The UK economy grew by 0.6% in the three months to September, with warm weather boosting consumer spending, the Office for National Statistics said.
The figure for the third quarter is in line with predictions from the Bank of England and other forecasters.
However, buoyant growth in July was offset by a slowdown in August and September.
It is the highest quarterly growth figure since the fourth quarter of 2016, when the economy grew 0.7%.
Analysts warned the economy had “little underlying momentum” and growth would decline in the final three months.
The ONS also issued a separate monthly figure for September, which, like the previous month, showed zero growth.
Services, which make up three-quarters of the economy, only grew by 0.3% in the three months to September.
After a slow start to the year, construction activity grew by 2.1% in the quarter. Manufacturing also picked up after a slow second quarter, thanks to strong car manufacturing numbers for the quarter.
Household spending grew by 0.5% in the quarter, but business investment shrank by 1.2%, suggesting uncertainty among companies over the effects of Brexit.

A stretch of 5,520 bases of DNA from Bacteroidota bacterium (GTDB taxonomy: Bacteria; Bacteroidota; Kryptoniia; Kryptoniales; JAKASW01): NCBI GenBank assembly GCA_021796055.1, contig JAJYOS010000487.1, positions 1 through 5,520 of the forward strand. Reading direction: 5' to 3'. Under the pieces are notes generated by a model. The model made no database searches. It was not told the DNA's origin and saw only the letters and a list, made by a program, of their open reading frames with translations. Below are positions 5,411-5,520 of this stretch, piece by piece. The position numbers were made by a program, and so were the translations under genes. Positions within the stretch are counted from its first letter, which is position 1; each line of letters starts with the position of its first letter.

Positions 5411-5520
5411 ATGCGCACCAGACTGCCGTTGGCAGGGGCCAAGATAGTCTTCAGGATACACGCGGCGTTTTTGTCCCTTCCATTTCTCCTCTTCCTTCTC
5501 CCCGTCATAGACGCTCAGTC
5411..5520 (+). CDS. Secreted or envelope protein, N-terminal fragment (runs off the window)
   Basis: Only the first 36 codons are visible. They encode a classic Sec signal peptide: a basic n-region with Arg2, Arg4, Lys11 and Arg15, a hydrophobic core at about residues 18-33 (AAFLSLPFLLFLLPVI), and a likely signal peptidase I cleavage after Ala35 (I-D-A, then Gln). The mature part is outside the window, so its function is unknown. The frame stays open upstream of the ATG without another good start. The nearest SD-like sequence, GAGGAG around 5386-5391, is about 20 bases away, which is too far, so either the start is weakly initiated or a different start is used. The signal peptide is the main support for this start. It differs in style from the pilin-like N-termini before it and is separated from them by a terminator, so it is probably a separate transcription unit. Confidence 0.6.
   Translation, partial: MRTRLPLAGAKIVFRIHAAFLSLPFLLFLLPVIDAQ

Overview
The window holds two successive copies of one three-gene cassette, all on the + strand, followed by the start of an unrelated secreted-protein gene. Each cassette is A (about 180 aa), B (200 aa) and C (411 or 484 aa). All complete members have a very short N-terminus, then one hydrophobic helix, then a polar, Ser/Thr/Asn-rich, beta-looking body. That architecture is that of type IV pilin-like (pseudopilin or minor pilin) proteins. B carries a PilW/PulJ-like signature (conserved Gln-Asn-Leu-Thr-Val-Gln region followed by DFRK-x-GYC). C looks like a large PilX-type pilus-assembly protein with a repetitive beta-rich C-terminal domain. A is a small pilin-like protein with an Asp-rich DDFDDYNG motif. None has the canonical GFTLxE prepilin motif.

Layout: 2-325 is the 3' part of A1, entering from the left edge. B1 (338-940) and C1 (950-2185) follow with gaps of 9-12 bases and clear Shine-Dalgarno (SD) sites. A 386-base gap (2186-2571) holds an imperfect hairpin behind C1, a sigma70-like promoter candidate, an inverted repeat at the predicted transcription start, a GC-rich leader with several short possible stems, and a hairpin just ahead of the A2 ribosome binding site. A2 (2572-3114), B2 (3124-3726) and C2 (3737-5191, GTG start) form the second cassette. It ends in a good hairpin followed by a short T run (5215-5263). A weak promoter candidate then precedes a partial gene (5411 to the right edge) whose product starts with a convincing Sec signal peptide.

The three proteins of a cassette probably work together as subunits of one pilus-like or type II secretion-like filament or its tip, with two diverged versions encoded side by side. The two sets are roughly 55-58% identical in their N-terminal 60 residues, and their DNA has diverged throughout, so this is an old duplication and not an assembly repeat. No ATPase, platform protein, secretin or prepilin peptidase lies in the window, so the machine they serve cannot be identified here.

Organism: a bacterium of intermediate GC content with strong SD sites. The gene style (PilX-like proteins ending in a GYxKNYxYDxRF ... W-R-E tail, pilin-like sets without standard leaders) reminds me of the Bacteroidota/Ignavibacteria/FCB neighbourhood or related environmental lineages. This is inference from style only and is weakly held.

Business investment had been expected to rise by 0.2%, according to forecasts. It has now contracted for three quarters in a row.
‘Signs of weakness’
ONS head of national accounts Rob Kent-Smith said: “The economy saw a strong summer, although longer-term economic growth remained subdued. There are some signs of weakness in September, with slowing retail sales and a fallback in domestic car purchases.
“However, car manufacture for export grew across the quarter, boosting factory output. Meanwhile, imports of cars dropped substantially, helping to improve Britain’s trade balance.”
Suren Thiru, head of economics at the British Chambers of Commerce, said: “It remains likely that the stronger growth recorded in the third quarter is a one-off for the UK economy, with persistent Brexit uncertainty and the financial squeeze on consumers and businesses likely to weigh increasingly on economic activity in the coming quarters.
“Against this backdrop, the Bank of England’s recent hawkish rhetoric looks a little misguided and risks a further weakening in business and consumer confidence.
“With inflation on a downward trajectory and the UK’s growth outlook subdued, there remains sufficient scope for the central bank to keep interest rates on hold for some time yet.”